The Espresso Bar
I’ve been asked a few times whether I have owned a cafe prior to Maize Street Roasters. I opened an Espresso Bar in Sandgate a few years back (which is still going today – having been re-opened by the new tenant in the building I was leasing part of).
At a party I was telling a few (true) stories about my experience at the Espresso Bar due to it’s location and a good friend suggested I should write a book on it. I started writing, and as happens, life/work/everything got in the way. Recently I found my ‘jottings’ and instead of sending them to the trash bin I thought I would share a couple of those short stories with you.
Barista on the Edge
Located between a swamp and a brothel, across the road from Newcastle’s biggest cemetery and sharing a space with a fruit & veg packing business, the Impulse Espresso Bar is in a fairly unique location as far as coffee shops go, sort of ‘on the fringe’, one would say.
The espresso bar is positioned with the front opening out to look at the back fence of the brothel and the roastery, being up stairs, looks directly into the doorway.
My mate, Mark, says I should call it the ‘Greek Entrance’ because it is behind the brothel. He reckons ‘no one will get it.’ Hilarious!!
Another customer suggested the the ‘Glory Hole’, for the same reason. However, in the current world of PC’ness – Impulse Espresso Bar was what it remained.
I sometimes got questions about the fruit and veg business, rarely about the cemetery and I’ve yet to be asked about the swamp! On the other hand the brothel elicits (or is that illicits) many curious questions from the male, and sometimes, the female customers.
I found it curious there was always a curiosity around the ‘purple house’ – the usual starter question, “do they buy coffee off you?”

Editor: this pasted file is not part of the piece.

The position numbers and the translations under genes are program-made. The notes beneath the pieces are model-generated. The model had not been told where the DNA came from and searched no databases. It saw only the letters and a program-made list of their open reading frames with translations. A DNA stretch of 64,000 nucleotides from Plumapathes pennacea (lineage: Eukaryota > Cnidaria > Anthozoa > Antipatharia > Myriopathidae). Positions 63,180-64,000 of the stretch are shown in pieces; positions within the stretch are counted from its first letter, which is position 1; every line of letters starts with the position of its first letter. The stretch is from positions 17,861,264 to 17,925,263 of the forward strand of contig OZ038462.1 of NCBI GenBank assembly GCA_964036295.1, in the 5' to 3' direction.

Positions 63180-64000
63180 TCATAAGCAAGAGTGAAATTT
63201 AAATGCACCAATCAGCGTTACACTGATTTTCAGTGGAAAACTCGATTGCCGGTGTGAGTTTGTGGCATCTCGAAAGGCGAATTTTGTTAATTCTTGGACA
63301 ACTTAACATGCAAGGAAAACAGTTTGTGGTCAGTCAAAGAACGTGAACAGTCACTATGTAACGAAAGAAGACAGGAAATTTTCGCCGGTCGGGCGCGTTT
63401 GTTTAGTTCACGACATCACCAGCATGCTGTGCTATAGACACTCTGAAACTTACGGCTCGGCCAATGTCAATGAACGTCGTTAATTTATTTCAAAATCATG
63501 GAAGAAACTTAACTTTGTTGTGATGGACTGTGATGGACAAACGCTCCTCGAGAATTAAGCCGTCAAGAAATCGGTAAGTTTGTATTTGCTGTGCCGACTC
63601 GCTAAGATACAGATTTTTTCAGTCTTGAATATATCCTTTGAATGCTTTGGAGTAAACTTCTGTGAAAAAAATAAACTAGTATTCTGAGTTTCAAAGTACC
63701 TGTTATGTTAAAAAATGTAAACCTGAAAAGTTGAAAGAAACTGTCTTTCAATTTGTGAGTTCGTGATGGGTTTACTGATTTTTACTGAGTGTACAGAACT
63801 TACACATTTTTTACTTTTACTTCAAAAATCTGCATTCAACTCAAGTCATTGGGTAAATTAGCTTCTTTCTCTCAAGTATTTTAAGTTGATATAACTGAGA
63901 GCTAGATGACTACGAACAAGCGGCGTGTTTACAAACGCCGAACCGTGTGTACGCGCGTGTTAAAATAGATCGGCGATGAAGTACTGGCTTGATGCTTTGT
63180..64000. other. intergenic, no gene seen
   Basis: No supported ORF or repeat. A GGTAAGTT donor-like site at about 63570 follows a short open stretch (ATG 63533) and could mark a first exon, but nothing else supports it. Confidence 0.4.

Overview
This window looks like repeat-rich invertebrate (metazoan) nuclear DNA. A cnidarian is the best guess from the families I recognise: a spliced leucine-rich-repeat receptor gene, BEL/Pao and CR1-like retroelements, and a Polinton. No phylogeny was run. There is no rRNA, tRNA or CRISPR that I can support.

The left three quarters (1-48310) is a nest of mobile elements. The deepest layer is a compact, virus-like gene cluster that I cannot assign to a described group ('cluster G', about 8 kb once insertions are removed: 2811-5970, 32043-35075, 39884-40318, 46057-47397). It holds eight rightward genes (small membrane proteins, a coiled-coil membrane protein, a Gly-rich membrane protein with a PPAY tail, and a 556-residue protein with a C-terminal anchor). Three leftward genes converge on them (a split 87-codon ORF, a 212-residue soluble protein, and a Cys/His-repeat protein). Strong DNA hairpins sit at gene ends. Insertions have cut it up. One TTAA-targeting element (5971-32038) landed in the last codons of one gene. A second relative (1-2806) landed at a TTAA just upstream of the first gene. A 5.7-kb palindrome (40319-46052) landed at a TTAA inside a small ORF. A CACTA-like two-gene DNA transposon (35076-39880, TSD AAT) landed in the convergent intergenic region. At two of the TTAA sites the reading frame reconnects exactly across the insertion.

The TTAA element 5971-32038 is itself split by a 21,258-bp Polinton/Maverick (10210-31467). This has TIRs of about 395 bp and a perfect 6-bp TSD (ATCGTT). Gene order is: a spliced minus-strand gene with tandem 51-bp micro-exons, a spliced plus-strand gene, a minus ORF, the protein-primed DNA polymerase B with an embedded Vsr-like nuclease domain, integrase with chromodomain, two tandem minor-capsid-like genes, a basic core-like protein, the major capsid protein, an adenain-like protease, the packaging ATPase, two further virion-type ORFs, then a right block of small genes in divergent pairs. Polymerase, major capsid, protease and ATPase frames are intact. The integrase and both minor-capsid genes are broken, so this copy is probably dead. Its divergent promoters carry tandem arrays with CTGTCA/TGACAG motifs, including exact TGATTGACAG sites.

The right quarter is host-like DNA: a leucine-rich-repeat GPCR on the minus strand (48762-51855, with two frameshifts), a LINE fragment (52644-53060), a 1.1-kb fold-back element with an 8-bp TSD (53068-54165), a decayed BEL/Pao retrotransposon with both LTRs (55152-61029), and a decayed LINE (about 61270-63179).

I say, “Yep, they phone through their order and I take it over.”
The next question, “So you get to see them?”
I can’t help myself, “Yes and I speak to them AND did you know there is a swamp behind the building and it’s the home to a really rare frog?”
Most everyone ignores the quip about the endangered frog and the next question is invariably, “What do they look like.”
I answer with my standard answer, They’re people, just like you and me.”
Not the answer they expect, but usually enough to change the subject.
I was requested several times a week to deliver to the purple house – one time I was walking out of the car park and towards the brothel as a regular customer walked in. I said, “just delivering next door, back in a minute.” With a wry smile he says, “make sure you’re not too long.” I had a moment of inspiration and I walked back to him and in a hushed voice I said , ” you know, I am one of a very few men in Newcastle who walk out of a brothel with more money than I walked in with.” It took him a moment but I walked next door with the sound of haughty laughter coming from behind me.
One of the many things that I love as a Barista is you get a ‘snapshot’ of someones life. A couple of minutes, usually and if I’m lucky they stay and chat for a few more. A good friend once said, “People’s stories are what makes the world,” and I whole-heartedly agree.